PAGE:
In my 25 years as a journalist, I’ve interviewed a variety of subjects from Olympic Gold Medalists to presidential candidates and, in the process, have been to some fabulous and exciting places. But, as a person admittedly addicted to dogs and in particular, Shelties, none was more thrilling, or more fun, than covering the famous Westminster Dog Show February 11th at New York’s Madison Square Garden—the Olympics of dog shows.
Enhancing the experience even more was knowing one of the canine superstars in the competition. Champion Shellhaven Rabbit Run Rhapsody, a.k.a. “Annie,” a spectacular sable Shetland Sheepdog owned by Connie and Megan Nelson of Cheshire, Connecticut, gave me a personal connection that made it so much more special.
I got to know Connie through one of her puppies, who my husband and I are fortunate enough to own. Although he is our fifth Sheltie, the process of acquiring him was very different from our other dogs. You don’t just buy a puppy from Connie. Only selected candidates are approved to be owned by Connie’s puppies, and that after an extensive meeting with her.
You then become a member of the family, which includes regular visits with your puppy for special Connie ministrations. She grooms and trims the puppy as often as needed through puppyhood and beyond, just because she likes to keep track of them and watch them grow. As an owner along for the ride, it’s impossible not to become a friend and fan of this special lady and her Shelties.
Connie grew up with horses and horse shows. As a young married woman with a small daughter, she wanted something she could do that was simpler and less expensive than owning and showing a horse.
She discovered dog shows.
There is a close parallel between dog shows and horse shows in the way they are run and judged. But there’s a world of difference in the mechanics. There’s no trailer to pull, no tack, no thousand-pound animal.
It is not, however, as simple as opening your car door and commanding, “Come, Lassie!” The trappings and necessities for primping a pooch for the show ring are, while not as weighty as for a horse, certainly as many. Dogs are groomed right up to the minute they enter the show ring, with the care of a movie star prepping for her close up.
A dog can be shown in a wide variety of disciplines–obedience, agility, rally, herding, flyball, and many others. Westminster is a show that judges conformation. Dogs must be proven champions able to breed to qualify for Westminster, since conformation judging is all about breeding lines.
Unless it’s a “specialty show,” which is breed specific, the first level of judging involves choosing the best dog in each breed. Breed winners then go on to compete at the Group level; for instance, Shelties in the Herding Group, terriers in the Terrier Group, and so on. There were 2,500 dogs in 169 breeds shown at Westminster this year, each competing for the title in seven Groups.
Once a winner is chosen in each Group, they compete for Best in Show.
Connie and her daughter, Megan, who handles the dogs in the show ring, did not begin in the world of dog shows as breeders or winners. Megan started training her dogs and showing at age 10 in 4H, working her way through the ranks in Junior Showmanship, learning the sport as she went. Connie has always been part of the team, grooming and prepping the dogs for the show ring and cheering Megan on. It’s the same role each plays today, with great success. Megan, who graduated last year from Swarthmore, now works in the biotechnical field for Covidien in New Haven. She continues to travel with her mom to show their dogs on the weekends.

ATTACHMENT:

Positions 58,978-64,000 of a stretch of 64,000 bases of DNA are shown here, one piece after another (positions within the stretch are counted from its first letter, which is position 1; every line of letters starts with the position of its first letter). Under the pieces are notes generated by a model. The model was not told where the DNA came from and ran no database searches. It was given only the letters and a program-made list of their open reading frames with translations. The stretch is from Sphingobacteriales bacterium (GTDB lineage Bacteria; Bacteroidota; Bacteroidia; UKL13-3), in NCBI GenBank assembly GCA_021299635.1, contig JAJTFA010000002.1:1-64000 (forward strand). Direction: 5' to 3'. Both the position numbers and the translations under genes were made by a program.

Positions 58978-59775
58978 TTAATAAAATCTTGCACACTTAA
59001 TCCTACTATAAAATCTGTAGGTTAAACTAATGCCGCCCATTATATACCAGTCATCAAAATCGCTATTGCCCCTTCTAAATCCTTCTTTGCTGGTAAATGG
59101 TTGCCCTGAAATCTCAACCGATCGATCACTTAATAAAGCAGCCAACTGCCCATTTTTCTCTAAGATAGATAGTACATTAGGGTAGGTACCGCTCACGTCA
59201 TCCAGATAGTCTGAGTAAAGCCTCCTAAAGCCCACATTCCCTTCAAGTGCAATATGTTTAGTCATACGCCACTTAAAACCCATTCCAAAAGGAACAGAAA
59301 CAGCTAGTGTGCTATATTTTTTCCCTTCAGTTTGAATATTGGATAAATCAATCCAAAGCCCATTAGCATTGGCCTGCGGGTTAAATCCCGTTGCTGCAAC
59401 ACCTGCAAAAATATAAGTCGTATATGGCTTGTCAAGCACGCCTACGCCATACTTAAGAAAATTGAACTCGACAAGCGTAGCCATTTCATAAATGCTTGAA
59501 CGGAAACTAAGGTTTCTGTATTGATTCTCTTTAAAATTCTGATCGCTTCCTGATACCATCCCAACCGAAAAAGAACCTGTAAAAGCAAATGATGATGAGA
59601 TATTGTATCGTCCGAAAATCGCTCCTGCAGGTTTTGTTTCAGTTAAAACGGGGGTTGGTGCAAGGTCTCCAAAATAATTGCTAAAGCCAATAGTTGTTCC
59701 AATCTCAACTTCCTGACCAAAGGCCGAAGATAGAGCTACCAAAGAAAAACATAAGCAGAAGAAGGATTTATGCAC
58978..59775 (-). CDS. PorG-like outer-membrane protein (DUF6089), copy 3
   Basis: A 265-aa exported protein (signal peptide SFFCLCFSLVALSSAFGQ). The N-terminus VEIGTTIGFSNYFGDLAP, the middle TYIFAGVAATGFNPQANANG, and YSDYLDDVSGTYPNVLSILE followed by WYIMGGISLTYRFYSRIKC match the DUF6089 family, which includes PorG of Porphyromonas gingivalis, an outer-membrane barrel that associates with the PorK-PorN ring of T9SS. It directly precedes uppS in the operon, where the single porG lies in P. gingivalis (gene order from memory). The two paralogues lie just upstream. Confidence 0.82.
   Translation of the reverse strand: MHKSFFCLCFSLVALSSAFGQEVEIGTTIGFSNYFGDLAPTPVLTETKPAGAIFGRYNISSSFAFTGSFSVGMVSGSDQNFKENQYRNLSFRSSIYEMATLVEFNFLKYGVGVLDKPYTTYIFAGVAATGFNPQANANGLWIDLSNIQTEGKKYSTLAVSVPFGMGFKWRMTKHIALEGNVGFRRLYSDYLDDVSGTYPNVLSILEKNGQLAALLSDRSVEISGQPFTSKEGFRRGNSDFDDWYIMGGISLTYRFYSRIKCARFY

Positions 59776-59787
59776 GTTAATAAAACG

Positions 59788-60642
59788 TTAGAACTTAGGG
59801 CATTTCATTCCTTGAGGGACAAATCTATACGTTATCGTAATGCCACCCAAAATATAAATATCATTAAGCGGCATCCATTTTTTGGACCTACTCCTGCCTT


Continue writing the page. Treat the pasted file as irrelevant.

Connie bred Megan’s first winning show dog, Champion Cindahope Trade Mark, producing what turned out to be superb specimens of the breed. Mark has 17 Canadian and four American Champion offspring to date. Mark won his way with Megan through the Junior ranks, including qualifying to compete in Junior Showmanship at Westminster.
This winning team attracted notice among other Sheltie people, who began asking to breed their females to Mark. Annie was the result of one of those breedings, born in Canada to Connie’s friend and breeding partner, Karen Henley, who still co-owns Annie with Connie. Annie is also Connie’s pet, and queen among Connie’s eight or nine Shelties in residence, depending on when you visit. Mark, now 11, is still the basis for Connie’s championship line.
Connie is quick to say that she and Megan have had a great deal of help along the way, in their nearly 20 years in Shelties. She credits a number of people, both professionals and friends, for advising, mentoring and teaching them the ropes.
Clearly, she and Megan learned well. Annie was shown at Westminster last year as well, where she took Best of Opposite Sex in the breed or, in other terms, Second Place to the male Sheltie who won Best of Breed.
What I find most inspiring about Connie and Megan’s story is something that resonates with anyone who loves dogs or is involved in canine sports. They don’t run a big commercial kennel, or have a major breeding operation, but rather breed selectively and not even yearly. They don’t have a string of clients. Yet they have made it to the Broadway of dog shows through persistence, dedication and hard work, with great success. They love their dogs, and it shows in their animals.
Our Rabbit Run puppy will never see the inside of a show ring. But two of his siblings are already making their way toward championships with Connie and Megan, following in their aunt Annie’s pawprints. I predict we’ll be seeing them in the big time before long too.
You can understand why it was a thrill for me to be able to root for them at the biggest of all canine events.
In Part Two I’ll tell you about the Westminster experience and share the details of Annie’s exciting win there!